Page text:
Statue of Aristotle by Cipri Adolf Bermann, 1915 at the University of Freiburg.
Today’s sharing from the Blue House of HYGEIA is a small treatise, part of the ‘Parva Naturalia'(“Little Physical Treatises”) by Aristotle, the ‘On Prophesying by Dreams’ in John Isaac Beare’s 1907 translation. It would be incorporated later with his other translations, ‘On Sense and the Sensible’, ‘On Memory and Reminiscence’, ‘On Sleep and Sleeplessness’, ‘On Dreams,‘ into the Oxford Clarendon press edition of Aristotle’s ‘Complete Works’ (1910-1931).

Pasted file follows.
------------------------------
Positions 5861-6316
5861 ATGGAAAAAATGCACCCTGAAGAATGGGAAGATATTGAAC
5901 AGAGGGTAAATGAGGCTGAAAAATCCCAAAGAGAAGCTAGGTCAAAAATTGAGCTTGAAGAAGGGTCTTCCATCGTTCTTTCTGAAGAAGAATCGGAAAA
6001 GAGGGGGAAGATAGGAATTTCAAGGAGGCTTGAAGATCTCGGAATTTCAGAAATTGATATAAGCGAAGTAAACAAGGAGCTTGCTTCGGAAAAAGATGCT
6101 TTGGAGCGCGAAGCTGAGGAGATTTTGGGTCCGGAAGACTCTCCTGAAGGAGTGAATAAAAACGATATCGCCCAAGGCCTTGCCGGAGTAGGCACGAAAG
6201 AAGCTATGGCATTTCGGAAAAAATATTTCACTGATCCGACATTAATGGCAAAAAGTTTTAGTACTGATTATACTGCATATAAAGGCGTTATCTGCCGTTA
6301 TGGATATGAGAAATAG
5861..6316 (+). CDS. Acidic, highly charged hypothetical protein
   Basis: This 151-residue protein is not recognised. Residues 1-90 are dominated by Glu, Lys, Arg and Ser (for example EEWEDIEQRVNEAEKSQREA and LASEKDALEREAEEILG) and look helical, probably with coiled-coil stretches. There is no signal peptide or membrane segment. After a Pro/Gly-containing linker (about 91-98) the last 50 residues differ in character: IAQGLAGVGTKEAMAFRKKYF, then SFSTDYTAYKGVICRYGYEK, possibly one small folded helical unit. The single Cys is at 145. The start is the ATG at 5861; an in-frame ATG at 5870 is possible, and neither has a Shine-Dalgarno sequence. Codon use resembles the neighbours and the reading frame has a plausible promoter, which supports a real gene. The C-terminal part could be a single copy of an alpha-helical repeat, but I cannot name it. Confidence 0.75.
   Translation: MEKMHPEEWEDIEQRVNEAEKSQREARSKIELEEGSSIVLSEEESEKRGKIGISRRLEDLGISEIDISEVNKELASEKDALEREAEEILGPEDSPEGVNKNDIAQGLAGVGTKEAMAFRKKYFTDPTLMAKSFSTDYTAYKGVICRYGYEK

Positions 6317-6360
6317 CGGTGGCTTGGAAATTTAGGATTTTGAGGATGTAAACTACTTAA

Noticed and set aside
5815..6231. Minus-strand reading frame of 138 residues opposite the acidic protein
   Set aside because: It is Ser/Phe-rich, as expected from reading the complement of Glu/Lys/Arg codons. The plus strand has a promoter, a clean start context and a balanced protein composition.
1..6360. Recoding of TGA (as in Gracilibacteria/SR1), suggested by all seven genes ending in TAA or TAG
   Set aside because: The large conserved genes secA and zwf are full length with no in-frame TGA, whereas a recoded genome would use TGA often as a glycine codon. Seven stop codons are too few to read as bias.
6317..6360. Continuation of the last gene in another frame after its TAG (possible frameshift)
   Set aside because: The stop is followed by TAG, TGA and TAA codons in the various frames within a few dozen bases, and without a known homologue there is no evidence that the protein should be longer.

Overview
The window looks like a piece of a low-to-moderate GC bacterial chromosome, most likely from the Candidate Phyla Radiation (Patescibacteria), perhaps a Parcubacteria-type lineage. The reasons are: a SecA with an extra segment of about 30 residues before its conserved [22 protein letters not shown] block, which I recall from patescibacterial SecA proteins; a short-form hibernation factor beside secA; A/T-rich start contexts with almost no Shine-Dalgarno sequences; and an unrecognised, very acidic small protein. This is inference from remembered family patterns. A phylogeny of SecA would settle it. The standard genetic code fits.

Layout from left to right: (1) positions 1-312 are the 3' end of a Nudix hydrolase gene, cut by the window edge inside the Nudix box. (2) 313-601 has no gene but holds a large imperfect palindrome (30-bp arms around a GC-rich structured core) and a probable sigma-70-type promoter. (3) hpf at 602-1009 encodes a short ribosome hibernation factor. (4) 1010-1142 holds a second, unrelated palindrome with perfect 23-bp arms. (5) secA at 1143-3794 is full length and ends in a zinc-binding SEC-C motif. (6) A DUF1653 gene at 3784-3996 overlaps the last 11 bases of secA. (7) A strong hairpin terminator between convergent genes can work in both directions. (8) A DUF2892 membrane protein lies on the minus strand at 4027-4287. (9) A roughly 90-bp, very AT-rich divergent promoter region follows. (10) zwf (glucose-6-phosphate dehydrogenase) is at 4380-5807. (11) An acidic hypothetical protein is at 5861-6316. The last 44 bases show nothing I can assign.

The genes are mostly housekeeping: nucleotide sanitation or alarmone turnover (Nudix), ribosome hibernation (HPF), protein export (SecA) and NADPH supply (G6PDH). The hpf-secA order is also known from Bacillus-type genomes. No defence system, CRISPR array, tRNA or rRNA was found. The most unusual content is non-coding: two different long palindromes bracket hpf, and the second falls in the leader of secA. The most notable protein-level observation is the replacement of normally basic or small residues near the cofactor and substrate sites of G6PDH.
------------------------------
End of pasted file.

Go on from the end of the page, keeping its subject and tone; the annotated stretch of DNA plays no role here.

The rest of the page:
As to the divination which takes place in sleep, and is said to be based on dreams, we cannot lightly either dismiss it with contempt or give it implicit confidence. The fact that all persons, or many, suppose dreams to possess a special significance, tends to inspire us with belief in it [such divination], as founded on the testimony of experience; and indeed that divination in dreams should, as regards some subjects, be genuine, is not incredible, for it has a show of reason; from which one might form a like opinion also respecting all other dreams. Yet the fact of our seeing no probable cause to account for such divination tends to inspire us with distrust. For, in addition to its further unreasonableness, it is absurd to combine the idea that the sender of such dreams should be God with the fact that those to whom he sends them are not the best and wisest, but merely commonplace persons. If, however, we abstract from the causality of God, none of the other causes assigned appears probable. For that certain persons should have foresight in dreams concerning things destined to take place at the Pillars of Hercules, or on the banks of the Borysthenes, seems to be something to discover the explanation of which surpasses the wit of man. Well then, the dreams in question must be regarded either as causes, or as tokens, of the events, or else as coincidences; either as all, or some, of these, or as one only. I use the word ’cause’ in the sense in which the moon is [the cause] of an eclipse of the sun, or in which fatigue is [a cause] of fever; ‘token’ [in the sense in which] the entrance of a star [into the shadow] is a token of the eclipse, or [in which] roughness of the tongue [is a token] of fever; while by ‘coincidence’ I mean, for example, the occurrence of an eclipse of the sun while some one is taking a walk; for the walking is neither a token nor a cause of the eclipse, nor the eclipse [a cause or token] of the walking. For this reason no coincidence takes place according to a universal or general rule. Are we then to say that some dreams are causes, others tokens, e.g. of events taking place in the bodily organism?